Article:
The Securities and Exchange Commission on May 31 charged a Goldman Sachs vice president of investment banking with repeatedly using his access to highly confidential information to place illicit and profitable trades in advance of deals on which the bank was providing investment banking advisory services.
On May 31, the U.S. Attorney’s Office for the Southern District of New York unsealed the criminal charges against Woojae Jung. The SEC did not name Goldman Sachs in the complaint, but rather described Jung as an employee of “a prominent investment bank,” who worked in the bank’s San Francisco and New York offices. According to records from the Financial Industry Regulatory Authority, Jung has worked at Goldman Sachs since 2012.
According to the SEC’s complaint, Jung used sensitive client information to trade in the securities of 12 different companies prior to the announcement of market-moving events. The SEC alleges that between 2015 and 2017, Jung used an account held in the name of a friend living in South Korea to place these illegal trades and generate profits of approximately $140,000.
By using his friend’s brokerage account, Jung attempted to evade detection by skirting his employer’s requirements that he pre-clear his trades and that he use an approved brokerage firm that would have reported the trading to his employer, the SEC complaint alleged.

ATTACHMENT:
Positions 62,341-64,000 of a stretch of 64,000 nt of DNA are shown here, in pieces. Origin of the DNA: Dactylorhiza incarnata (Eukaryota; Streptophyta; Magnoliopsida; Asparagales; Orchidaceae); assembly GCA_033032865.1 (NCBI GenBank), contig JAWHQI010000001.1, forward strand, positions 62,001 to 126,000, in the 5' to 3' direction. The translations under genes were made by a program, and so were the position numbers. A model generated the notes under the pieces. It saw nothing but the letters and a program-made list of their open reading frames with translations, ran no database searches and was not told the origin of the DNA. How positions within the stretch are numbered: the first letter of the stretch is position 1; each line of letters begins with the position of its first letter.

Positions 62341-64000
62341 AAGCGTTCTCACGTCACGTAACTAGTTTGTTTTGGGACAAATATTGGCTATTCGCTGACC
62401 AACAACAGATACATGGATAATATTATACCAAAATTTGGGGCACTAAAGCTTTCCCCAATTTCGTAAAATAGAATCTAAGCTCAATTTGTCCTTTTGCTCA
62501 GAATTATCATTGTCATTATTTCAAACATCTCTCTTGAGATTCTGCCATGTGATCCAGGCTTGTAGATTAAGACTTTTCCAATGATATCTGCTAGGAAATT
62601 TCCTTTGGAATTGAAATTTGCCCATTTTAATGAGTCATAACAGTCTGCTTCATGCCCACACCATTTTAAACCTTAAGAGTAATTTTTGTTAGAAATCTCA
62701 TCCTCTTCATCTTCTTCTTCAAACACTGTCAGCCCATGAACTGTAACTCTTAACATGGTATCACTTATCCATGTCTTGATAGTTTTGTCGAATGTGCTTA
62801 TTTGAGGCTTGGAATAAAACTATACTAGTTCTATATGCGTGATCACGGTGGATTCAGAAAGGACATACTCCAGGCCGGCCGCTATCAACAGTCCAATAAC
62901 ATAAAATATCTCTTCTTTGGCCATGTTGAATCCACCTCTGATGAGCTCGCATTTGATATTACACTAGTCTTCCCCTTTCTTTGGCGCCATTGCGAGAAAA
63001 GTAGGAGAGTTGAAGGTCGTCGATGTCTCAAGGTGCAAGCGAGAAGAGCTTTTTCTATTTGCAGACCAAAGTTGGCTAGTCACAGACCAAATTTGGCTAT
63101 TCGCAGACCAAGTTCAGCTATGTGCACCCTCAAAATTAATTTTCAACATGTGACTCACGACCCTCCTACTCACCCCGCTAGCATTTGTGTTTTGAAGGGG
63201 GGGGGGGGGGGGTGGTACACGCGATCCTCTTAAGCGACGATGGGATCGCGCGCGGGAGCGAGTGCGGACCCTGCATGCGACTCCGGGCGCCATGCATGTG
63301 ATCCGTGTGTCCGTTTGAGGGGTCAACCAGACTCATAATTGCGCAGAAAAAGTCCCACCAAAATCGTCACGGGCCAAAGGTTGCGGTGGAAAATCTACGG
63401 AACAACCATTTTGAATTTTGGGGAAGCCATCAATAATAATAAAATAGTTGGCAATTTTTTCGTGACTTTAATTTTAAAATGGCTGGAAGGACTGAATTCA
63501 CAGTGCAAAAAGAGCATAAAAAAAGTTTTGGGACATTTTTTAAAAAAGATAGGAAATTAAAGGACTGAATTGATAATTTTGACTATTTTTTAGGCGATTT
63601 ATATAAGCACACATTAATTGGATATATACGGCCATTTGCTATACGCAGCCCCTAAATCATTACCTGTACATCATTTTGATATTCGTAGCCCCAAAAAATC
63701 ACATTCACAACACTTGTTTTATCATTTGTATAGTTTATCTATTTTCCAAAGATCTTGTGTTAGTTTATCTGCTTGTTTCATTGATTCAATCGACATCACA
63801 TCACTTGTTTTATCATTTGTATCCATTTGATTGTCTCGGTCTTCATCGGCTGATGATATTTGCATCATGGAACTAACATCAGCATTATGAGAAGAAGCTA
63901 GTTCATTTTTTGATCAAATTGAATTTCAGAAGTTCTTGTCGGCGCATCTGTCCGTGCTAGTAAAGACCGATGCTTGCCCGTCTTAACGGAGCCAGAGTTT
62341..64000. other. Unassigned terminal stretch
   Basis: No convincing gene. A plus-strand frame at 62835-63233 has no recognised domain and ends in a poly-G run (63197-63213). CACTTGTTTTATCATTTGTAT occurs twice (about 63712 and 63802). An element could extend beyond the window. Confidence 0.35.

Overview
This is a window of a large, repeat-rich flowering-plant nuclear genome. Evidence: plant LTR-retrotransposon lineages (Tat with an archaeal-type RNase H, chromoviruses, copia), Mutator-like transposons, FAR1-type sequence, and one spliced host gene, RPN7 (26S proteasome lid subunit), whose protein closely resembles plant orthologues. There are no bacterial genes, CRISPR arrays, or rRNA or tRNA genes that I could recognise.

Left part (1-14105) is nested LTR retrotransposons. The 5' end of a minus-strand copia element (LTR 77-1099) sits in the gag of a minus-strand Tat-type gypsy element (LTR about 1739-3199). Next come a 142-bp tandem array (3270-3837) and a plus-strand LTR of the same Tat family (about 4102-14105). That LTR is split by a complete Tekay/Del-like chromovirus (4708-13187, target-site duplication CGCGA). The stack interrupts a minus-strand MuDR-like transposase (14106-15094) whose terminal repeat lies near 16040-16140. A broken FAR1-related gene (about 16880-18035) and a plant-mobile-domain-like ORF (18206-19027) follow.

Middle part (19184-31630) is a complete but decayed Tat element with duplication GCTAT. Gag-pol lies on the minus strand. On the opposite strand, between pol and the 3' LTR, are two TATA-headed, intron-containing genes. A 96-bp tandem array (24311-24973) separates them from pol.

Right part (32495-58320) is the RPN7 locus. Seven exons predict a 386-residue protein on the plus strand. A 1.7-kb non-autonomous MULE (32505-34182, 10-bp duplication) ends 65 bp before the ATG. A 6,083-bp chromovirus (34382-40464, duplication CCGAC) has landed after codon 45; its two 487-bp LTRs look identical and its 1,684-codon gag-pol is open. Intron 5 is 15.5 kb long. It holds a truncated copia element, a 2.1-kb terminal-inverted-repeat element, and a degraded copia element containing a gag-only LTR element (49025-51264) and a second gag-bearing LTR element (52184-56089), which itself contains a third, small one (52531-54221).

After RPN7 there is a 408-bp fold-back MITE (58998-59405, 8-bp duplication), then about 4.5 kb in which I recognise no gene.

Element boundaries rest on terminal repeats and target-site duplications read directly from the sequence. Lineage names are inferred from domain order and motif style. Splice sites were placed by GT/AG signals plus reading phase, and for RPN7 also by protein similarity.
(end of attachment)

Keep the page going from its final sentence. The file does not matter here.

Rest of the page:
“Jung tried to insulate himself by allegedly placing trades in the brokerage account of a friend who lived overseas,” Joseph Sansone, Chief of the SEC’s Market Abuse Unit, said in a statement announcing the charges. “Like others before him, Jung’s alleged scheme failed when our data analysis uncovered the account’s suspicious trading pattern and, despite Jung’s attempts at evasion, traced the trading back to him.”
The SEC complaint, filed in federal district court in Manhattan, charges Jung with fraud and seeks disgorgement of allegedly ill-gotten gains, pre-judgment interest, penalties, and injunctive relief. The complaint also names Jung’s friend, Sungrok Hwang, as a relief defendant to have him disgorge illicit gains that Jung generated by trading in his brokerage account.